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Benefits and risks of diversification for individual fishers

  1. Benjamin C. Williamsc,d
  1. aSchool of Aquatic and Fishery Sciences, University of Washington, Seattle, WA 98195;
  2. bConservation Biology Division, Northwest Fisheries Science Center, National Marine Fisheries Service, National Oceanographic and Atmospheric Administration, Seattle, WA 98112;
  3. cCollege of Fisheries and Ocean Sciences, University of Alaska Fairbanks, Juneau, AK, 99801;
  4. dDivision of Commercial Fisheries, Alaska Department of Fish and Game, Juneau, AK 99811;
  5. eAlaska Fisheries Science Center, National Marine Fisheries Service, National Oceanographic and Atmospheric Administration, Seattle, WA, 98115;
  6. fAuke Bay Laboratories, Alaska Fisheries Science Center, National Marine Fisheries Service, National Oceanographic and Atmospheric Administration, Juneau, AK 99801
  1. Edited by Hugh P. Possingham, University of Queensland, St. Lucia, QLD, Australia, and approved August 4, 2017 (received for review March 2, 2017)

Significance

Individuals who rely on natural resources for their livelihoods, such as fishers, farmers, and forestry workers, face high levels of income variability. For fishers, catching multiple species has been shown to reduce revenue variability at large scales (vessels and communities), but the individual-level consequences of maintaining catch diversity are unknown. Our work demonstrates that individuals in fisheries targeting a diversity of species and individuals who participate in multiple fisheries buffer income variability compared with less diverse individuals. However, large adjustments in diversification strategies from year to year are risky and usually increase revenue variability. The most effective option to reduce revenue variability via diversification—purchasing additional permits—is also expensive, often limited by regulations, and therefore unavailable to many.

Abstract

Individuals relying on natural resource extraction for their livelihood face high income variability driven by a mix of environmental, biological, management, and economic factors. Key to managing these industries is identifying how regulatory actions and individual behavior affect income variability, financial risk, and, by extension, the economic stability and the sustainable use of natural resources. In commercial fisheries, communities and vessels fishing a greater diversity of species have less revenue variability than those fishing fewer species. However, it is unclear whether these benefits extend to the actions of individual fishers and how year-to-year changes in diversification affect revenue and revenue variability. Here, we evaluate two axes by which fishers in Alaska can diversify fishing activities. We show that, despite increasing specialization over the last 30 years, fishing a set of permits with higher species diversity reduces individual revenue variability, and fishing an additional permit is associated with higher revenue and lower variability. However, increasing species diversity within the constraints of existing permits has a fishery-dependent effect on revenue and is usually (87% probability) associated with increased revenue uncertainty the following year. Our results demonstrate that the most effective option for individuals to decrease revenue variability is to participate in additional or more diverse fisheries. However, this option is expensive, often limited by regulations such as catch share programs, and consequently unavailable to many individuals. With increasing climatic variability, it will be particularly important that individuals relying on natural resources for their livelihood have effective strategies to reduce financial risk.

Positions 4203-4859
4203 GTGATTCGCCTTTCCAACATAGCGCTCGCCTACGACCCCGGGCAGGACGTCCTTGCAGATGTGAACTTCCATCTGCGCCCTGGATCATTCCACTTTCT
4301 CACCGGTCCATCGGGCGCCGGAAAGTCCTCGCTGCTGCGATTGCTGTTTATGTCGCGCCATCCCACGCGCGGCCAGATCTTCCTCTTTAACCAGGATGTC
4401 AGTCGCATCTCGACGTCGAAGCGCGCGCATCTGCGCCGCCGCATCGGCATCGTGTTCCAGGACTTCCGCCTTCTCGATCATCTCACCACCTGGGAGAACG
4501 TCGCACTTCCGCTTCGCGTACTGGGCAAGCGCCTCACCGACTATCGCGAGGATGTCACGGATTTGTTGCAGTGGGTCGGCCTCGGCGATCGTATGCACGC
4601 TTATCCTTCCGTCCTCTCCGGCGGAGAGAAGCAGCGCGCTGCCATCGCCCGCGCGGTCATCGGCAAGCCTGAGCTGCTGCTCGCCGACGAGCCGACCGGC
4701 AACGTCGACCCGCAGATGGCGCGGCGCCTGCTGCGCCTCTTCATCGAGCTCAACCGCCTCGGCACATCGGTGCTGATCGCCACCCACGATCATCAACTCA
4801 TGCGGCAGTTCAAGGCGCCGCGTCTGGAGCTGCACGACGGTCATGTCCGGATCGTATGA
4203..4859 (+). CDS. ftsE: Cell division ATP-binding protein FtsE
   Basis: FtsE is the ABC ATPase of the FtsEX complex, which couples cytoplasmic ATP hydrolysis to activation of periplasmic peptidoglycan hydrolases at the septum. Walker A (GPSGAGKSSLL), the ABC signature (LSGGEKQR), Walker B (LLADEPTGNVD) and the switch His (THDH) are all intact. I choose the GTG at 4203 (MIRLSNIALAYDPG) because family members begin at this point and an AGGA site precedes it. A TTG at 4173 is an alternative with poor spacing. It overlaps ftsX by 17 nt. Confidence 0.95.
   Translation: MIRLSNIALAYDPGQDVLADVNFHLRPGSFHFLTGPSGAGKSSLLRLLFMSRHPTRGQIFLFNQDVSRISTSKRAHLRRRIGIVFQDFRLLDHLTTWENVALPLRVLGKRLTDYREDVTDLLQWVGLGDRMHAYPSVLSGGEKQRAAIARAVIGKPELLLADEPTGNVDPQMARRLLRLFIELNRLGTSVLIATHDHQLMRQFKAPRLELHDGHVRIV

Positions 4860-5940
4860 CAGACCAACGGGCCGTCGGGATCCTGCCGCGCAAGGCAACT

Footnotes

  • ?1Present address: Pacific Biological Station, Fisheries and Oceans Canada, Nanaimo, BC, V6T 6N7, Canada.

  • ?2To whom correspondence should be addressed. Email: sean.anderson{at}dfo-mpo.gc.ca.

Freely available online through the PNAS open access option.

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